Vodka - Barley
Reyka Iceland Vodka
This score falls in the 94th percentile of all spirits in the Vodka category and is an example of the very best in its class.
Reyka vodka is made with a Carter Head still--they claim 1 of only 6 in the world and the only one used for vodka--from a base of barley and wheat. In a behind the scenes write-up at Drink Spirits (Geoff Kleinman), they mention that Reyka imports barley spirit from Scotland that is then redistilled on the Carter Head still, which itself isn't capable of distilling to the required strength for vodka. The batches are quite small from the traditional still, making only 250 cases at a time and the still is heated through Iceland geothermic energy. The vodka is filtered through lava rocks (in abundance in Iceland) and blended down with pure, Icelandic glacier-fed springwater from the Riback Spring. The label is oned by William Grant & Sons.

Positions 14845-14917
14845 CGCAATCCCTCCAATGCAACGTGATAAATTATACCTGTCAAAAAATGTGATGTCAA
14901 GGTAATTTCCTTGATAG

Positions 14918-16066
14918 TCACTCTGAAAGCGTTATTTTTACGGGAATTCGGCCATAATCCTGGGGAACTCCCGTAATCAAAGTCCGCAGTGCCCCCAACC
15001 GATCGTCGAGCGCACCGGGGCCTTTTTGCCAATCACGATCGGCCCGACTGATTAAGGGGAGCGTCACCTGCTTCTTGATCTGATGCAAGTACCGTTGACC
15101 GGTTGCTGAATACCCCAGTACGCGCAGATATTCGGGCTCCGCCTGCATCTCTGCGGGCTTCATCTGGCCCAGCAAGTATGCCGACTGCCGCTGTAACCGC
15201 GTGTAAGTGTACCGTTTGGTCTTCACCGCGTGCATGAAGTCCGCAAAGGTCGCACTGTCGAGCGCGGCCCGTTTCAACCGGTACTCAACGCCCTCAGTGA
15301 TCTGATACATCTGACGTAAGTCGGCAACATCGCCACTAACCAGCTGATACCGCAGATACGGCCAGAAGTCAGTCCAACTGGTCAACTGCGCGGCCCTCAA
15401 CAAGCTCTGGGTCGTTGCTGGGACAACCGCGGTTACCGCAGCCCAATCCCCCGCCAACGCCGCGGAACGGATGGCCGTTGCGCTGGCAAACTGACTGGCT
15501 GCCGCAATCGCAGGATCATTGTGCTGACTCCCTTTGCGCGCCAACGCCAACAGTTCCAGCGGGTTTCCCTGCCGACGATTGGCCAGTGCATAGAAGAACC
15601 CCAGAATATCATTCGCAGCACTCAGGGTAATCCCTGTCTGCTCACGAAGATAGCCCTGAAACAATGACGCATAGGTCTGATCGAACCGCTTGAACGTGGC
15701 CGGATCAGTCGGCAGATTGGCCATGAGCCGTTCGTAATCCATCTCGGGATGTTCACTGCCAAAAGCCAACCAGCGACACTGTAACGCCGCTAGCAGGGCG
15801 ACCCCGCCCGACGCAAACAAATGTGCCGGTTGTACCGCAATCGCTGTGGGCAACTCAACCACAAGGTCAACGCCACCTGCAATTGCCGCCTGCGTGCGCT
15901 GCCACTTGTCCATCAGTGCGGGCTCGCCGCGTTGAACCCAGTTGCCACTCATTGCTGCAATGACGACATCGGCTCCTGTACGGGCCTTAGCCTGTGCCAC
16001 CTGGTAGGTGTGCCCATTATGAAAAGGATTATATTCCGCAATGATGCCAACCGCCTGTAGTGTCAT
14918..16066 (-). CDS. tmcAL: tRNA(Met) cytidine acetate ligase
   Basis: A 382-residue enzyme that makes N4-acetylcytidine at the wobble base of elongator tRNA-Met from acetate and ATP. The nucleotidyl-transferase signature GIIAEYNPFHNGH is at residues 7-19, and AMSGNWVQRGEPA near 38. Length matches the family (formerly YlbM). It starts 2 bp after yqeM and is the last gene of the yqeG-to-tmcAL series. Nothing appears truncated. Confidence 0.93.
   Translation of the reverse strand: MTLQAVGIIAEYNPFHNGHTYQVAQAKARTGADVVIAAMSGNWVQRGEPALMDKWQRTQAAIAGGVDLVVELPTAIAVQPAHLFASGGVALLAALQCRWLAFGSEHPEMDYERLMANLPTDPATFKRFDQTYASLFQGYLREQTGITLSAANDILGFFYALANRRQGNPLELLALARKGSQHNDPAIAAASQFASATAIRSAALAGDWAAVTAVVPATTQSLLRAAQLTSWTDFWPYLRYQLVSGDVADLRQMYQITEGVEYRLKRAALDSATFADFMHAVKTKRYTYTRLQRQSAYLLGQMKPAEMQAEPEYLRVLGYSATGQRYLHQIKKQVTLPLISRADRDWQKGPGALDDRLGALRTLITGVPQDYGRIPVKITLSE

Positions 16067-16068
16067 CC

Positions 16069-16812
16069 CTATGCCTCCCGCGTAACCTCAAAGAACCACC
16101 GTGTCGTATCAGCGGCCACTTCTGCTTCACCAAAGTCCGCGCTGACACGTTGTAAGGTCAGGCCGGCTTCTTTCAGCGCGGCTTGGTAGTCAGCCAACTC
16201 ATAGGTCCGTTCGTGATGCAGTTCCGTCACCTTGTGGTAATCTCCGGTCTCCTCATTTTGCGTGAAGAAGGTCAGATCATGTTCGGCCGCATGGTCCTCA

The term "reyka" is translated as "steam" and is probably a reference to the geothermal techniques they use to process their spirits.
According to the 2011 Beverage Testing Institute review, the Reyka will "sparkle in cocktails."